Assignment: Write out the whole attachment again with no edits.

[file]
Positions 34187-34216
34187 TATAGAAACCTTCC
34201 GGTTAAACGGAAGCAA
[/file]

Positions 34187-34216
34187 TATAGAAACCTTCC
34201 GGTTAAACGGAAGCAA